WASHINGTON — The U.S. Supreme Court on Monday rejected Florida Gov. Rick Scott’s petition to review a ruling that his random drug testing policy for state employees is unconstitutional, the latest in a series of legal battles facing the governor.
The decision leaves in place a May 2013 appeals court ruling against Scott’s 2011 executive order making consent to suspicionless drug testing a condition of employment. A judge had previously concluded that the program, covering up to 85,000 state workers, violated Fourth Amendment rights against unreasonable searches.
The 11th U.S. Circuit Court of Appeals did grant Scott some leeway, saying drug testing without suspicion could be used in “certain safety-sensitive categories of employees — for instance, employees who operate or pilot large vehicles, or law enforcement officers who carry firearms in the course of duty.”
Lawyers are still arguing about which employees could be subjected to random tests. It could take months to sort out.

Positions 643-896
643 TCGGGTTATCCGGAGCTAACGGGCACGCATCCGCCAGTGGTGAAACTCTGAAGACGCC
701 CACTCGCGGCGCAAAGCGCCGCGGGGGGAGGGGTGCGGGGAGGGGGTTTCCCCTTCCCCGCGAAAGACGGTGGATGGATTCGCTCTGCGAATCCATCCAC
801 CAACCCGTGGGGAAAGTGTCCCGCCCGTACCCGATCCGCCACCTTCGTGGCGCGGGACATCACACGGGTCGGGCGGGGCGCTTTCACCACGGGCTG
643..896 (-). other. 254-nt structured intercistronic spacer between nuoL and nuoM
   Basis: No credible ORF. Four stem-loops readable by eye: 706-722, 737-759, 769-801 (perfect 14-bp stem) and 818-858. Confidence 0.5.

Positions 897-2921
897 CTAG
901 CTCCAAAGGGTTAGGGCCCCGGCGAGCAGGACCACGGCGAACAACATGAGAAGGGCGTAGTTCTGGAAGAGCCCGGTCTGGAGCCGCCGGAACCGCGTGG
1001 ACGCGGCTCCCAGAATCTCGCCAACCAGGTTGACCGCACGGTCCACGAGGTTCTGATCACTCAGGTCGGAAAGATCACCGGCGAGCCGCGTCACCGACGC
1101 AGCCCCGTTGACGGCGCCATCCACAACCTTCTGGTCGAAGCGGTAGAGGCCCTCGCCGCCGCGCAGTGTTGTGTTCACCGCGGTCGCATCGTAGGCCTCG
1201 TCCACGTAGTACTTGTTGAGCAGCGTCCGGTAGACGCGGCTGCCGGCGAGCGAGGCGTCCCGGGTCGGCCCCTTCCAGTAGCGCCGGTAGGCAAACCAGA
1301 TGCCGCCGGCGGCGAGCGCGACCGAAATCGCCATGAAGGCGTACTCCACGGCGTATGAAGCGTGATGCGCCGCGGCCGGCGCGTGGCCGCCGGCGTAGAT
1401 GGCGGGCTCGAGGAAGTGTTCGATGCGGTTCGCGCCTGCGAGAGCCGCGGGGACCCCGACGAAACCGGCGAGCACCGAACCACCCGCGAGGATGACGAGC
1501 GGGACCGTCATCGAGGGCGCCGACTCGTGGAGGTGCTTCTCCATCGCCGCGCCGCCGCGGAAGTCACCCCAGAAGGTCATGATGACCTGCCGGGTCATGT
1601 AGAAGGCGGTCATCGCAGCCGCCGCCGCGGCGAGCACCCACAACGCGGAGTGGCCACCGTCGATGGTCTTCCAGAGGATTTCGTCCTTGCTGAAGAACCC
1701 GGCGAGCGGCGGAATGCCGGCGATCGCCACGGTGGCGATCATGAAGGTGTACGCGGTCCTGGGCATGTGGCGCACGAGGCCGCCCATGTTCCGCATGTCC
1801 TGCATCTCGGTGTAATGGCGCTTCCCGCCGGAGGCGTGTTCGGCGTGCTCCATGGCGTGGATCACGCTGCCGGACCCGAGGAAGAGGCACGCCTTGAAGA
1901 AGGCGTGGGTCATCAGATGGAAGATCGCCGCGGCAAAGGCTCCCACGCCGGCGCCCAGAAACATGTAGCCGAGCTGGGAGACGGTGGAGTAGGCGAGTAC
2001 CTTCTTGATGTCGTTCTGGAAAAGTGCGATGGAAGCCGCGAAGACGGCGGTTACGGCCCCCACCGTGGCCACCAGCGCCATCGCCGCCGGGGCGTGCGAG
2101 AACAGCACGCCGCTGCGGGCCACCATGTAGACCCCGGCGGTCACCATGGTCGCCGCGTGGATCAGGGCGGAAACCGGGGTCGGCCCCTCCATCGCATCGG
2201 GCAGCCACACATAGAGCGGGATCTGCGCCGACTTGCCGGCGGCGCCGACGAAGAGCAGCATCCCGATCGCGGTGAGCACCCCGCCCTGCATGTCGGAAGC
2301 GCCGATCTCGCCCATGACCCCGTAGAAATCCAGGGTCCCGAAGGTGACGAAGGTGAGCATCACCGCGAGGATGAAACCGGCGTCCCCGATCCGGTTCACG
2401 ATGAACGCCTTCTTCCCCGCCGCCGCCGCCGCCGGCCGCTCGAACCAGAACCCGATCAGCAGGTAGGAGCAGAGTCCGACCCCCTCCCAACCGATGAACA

Scott pressed an appeal on the broader policy to the Supreme Court in January, ignoring a warning from U.S. District Judge Ursula Ungaro — who first ruled against the program in April 2012 — that there was “probably about zero” chance of success.
Scott, a Republican seeking re-election in November, avoided any acknowledgement of a setback in a statement Monday. He largely suspended the policy when the lawsuit arose in 2011.
U.S. Supreme Court rebuffs Florida Gov. Rick Scott on drug testing | Tampa Bay Times.